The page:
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Description of a large-scale study design to assess work-stress-disease associations for cardiovascular disease

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Abstract
We claim that a new level of studies is needed to answer a series of important questions about the expanding global chronic disease burden for cardiovascular disease (CVD) and for related conditions such as diabetes, metabolic syndrome, and obesity. These require a new study design structure, related to a new level of theory that goes beyond the current single-factor, a-theoretic epidemiological studies. This new platform for the design of large-scale Work/Stress/Disease studies would assess CVD-related disease mechanisms in a more general and dynamic form, based on the use of new tools for measuring autonomic functions in an occupational stress context and a new theory of disease causation. A sample outline is presented for such a study, based on Stress-Disequilibrium Theory (SDT) hypotheses, building on analytic tools developed for the assessment of stress-related exhaustion effects and chronic disease risks from Heart Rate Variability (HRV) research studies. The goal is to assess the associations between social organizational risks, particularly at work, and hypertension, metabolic syndrome, and diabetes II. The study design is multi-stage, spanning across several levels of disease-related de-regulation, and addressing co-morbidity of the conditions themselves. The study design is meant to span across a broad social population at all levels and would probably be multi-site, involving several countries, to yield the larger sample increased power for finding associations for work — physiological effects.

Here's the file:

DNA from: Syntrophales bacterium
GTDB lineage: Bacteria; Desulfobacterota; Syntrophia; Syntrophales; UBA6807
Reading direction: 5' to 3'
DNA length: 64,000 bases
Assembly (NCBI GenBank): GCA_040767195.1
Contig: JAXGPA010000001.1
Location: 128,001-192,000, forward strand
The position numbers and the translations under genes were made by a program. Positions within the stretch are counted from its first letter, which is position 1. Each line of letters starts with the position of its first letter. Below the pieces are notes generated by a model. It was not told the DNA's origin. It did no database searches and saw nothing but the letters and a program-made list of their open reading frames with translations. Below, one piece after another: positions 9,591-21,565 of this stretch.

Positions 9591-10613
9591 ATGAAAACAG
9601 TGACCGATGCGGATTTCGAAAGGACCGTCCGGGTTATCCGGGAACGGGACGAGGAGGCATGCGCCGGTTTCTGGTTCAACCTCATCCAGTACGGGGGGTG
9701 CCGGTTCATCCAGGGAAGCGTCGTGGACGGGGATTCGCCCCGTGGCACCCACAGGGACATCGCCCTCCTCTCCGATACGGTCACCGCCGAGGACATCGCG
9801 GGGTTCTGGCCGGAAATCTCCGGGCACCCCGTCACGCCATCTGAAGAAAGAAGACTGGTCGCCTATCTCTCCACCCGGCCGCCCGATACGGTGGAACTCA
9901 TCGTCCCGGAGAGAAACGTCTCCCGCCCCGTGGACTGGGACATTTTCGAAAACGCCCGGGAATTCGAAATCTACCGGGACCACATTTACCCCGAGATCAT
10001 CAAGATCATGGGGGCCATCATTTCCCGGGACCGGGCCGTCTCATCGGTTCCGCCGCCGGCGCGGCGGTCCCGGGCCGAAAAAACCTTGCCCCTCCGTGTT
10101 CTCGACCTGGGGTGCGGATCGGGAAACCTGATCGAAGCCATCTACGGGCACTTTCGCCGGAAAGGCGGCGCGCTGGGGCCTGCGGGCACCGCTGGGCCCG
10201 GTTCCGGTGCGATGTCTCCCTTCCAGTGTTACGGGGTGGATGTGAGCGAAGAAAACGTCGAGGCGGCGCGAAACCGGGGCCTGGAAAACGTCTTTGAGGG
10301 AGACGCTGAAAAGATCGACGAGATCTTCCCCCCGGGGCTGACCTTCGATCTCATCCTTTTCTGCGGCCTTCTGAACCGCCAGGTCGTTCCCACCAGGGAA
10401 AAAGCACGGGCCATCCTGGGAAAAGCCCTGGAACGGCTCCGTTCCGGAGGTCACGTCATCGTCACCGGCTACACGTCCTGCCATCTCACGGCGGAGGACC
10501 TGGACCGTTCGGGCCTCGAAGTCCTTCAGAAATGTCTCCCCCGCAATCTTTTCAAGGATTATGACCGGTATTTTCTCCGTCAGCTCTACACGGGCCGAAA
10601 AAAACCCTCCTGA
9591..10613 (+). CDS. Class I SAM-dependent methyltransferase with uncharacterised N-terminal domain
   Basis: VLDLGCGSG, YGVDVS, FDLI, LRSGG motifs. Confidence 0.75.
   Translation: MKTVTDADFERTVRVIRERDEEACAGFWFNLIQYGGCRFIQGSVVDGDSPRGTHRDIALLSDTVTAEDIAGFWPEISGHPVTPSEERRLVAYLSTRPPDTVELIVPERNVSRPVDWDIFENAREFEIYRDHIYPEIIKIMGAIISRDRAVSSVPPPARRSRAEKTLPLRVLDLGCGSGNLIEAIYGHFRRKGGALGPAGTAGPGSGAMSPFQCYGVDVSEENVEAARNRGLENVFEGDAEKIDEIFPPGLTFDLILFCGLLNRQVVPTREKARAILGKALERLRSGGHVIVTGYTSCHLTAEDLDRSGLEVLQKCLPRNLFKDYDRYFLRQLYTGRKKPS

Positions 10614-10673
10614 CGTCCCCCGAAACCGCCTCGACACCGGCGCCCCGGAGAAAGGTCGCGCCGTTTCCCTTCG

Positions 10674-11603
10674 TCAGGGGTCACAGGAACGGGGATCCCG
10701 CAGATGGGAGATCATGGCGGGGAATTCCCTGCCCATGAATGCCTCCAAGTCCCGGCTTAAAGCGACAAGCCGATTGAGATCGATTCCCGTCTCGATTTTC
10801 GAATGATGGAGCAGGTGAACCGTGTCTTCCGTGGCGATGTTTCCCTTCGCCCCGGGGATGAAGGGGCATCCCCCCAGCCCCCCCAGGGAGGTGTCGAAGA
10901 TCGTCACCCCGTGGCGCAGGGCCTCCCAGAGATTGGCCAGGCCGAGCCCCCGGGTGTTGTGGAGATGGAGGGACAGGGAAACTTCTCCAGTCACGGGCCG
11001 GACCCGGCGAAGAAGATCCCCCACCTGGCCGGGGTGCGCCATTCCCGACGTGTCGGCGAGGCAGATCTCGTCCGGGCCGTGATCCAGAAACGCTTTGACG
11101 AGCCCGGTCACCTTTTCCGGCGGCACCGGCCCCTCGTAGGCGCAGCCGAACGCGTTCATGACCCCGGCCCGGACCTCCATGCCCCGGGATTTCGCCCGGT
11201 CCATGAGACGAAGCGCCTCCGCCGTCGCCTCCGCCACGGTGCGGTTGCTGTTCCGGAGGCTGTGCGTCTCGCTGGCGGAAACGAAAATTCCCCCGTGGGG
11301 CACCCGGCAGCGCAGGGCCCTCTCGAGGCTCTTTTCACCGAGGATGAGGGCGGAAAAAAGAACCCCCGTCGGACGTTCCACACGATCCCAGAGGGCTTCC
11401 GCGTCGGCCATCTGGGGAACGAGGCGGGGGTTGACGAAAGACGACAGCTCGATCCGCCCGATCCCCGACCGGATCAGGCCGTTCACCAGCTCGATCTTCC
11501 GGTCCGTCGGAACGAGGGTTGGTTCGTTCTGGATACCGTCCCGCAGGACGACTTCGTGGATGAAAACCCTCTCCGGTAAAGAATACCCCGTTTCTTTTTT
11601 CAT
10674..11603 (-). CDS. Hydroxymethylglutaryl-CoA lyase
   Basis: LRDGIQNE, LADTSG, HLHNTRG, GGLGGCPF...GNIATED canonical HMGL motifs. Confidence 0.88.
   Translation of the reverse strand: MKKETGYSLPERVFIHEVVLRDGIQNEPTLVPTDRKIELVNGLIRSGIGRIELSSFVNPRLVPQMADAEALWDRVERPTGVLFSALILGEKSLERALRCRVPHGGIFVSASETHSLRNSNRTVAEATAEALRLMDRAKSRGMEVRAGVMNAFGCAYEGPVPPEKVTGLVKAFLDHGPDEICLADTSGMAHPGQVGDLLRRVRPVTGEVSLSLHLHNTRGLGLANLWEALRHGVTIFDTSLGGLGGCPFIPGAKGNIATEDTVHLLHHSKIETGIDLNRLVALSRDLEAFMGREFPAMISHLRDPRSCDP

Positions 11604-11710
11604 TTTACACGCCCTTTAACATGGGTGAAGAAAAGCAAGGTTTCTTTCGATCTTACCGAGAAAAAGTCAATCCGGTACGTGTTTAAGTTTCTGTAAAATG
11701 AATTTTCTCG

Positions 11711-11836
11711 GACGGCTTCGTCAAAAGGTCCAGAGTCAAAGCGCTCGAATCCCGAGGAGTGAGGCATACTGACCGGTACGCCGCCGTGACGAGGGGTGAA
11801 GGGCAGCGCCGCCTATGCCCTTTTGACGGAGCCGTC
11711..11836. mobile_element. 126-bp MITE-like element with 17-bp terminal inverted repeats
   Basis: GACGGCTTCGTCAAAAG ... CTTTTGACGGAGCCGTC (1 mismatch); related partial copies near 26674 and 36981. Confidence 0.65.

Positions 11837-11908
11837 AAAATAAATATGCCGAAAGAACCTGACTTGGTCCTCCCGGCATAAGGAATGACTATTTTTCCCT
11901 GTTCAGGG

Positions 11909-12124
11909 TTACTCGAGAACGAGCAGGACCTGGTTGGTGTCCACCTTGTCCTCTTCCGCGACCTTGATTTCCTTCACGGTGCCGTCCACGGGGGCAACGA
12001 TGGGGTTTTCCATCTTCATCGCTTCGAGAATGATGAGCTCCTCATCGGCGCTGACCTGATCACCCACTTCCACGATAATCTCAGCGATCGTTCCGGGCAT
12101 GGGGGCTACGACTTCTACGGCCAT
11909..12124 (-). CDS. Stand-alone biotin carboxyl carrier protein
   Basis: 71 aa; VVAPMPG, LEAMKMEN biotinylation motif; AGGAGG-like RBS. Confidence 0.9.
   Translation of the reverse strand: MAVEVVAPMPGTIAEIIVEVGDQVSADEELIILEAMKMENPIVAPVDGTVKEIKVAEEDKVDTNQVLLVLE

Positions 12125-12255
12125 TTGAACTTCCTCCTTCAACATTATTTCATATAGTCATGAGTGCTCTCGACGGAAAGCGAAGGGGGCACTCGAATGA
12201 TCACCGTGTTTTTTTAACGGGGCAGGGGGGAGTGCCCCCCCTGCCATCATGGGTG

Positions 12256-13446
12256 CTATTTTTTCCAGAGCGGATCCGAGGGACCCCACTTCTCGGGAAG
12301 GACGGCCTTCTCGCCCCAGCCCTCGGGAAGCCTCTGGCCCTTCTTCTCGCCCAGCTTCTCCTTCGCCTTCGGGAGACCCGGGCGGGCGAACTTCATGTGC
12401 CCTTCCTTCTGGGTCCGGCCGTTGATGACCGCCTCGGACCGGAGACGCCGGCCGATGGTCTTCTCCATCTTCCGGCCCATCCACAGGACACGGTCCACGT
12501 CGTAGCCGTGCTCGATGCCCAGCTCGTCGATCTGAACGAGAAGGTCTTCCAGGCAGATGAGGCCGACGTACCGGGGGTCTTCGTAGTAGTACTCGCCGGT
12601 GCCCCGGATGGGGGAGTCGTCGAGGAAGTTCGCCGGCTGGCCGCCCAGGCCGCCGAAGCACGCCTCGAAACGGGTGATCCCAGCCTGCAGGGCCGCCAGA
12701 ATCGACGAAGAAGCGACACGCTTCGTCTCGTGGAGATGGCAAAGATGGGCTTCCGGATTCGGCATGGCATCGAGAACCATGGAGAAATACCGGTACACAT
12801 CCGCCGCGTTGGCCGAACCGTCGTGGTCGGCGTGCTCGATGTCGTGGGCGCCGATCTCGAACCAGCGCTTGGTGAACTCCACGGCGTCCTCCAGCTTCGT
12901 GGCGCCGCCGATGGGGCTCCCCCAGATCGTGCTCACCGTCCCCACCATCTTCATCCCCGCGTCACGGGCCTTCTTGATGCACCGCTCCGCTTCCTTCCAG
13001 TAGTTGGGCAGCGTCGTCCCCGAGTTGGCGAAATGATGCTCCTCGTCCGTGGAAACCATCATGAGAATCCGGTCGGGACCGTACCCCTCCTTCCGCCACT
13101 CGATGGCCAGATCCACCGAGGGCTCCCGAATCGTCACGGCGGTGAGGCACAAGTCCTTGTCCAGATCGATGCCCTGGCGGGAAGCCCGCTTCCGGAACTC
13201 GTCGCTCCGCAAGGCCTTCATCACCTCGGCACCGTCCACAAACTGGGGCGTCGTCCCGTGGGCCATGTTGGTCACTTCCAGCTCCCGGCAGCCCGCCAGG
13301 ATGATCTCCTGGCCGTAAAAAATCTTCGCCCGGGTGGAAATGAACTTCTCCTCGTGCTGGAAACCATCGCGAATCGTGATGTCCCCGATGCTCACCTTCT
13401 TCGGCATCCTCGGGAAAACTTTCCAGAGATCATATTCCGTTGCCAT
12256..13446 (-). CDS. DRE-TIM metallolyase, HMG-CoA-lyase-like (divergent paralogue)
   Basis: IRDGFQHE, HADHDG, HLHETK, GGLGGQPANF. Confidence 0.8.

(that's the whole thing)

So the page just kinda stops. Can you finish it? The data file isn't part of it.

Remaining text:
Keywords
Growth and regeneration, Large-scale study design, Low control, Stress, Cardiovascular disease, HEART-RATE-VARIABILITY, AMBULATORY BLOOD-PRESSURE, RISK-FACTORS, MONICA PROJECT, JOB STRAIN, ELECTROMAGNETIC-FIELDS, CORONARY RISK, TRENDS

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MLA
Karasek, Robert, Sean Collins, Els Clays, et al. “Description of a Large-scale Study Design to Assess Work-stress-disease Associations for Cardiovascular Disease.” INTERNATIONAL JOURNAL OF OCCUPATIONAL MEDICINE AND ENVIRONMENTAL HEALTH 23.3 (2010): 293–312. Print.
APA
Karasek, R., Collins, S., Clays, E., Bortkiewics, A., & Ferrario, M. (2010). Description of a large-scale study design to assess work-stress-disease associations for cardiovascular disease. INTERNATIONAL JOURNAL OF OCCUPATIONAL MEDICINE AND ENVIRONMENTAL HEALTH, 23(3), 293–312.
Chicago author-date
Karasek, Robert, Sean Collins, Els Clays, Alicja Bortkiewics, and Marco Ferrario. 2010. “Description of a Large-scale Study Design to Assess Work-stress-disease Associations for Cardiovascular Disease.” International Journal of Occupational Medicine and Environmental Health 23 (3): 293–312.
Chicago author-date (all authors)
Karasek, Robert, Sean Collins, Els Clays, Alicja Bortkiewics, and Marco Ferrario. 2010. “Description of a Large-scale Study Design to Assess Work-stress-disease Associations for Cardiovascular Disease.” International Journal of Occupational Medicine and Environmental Health 23 (3): 293–312.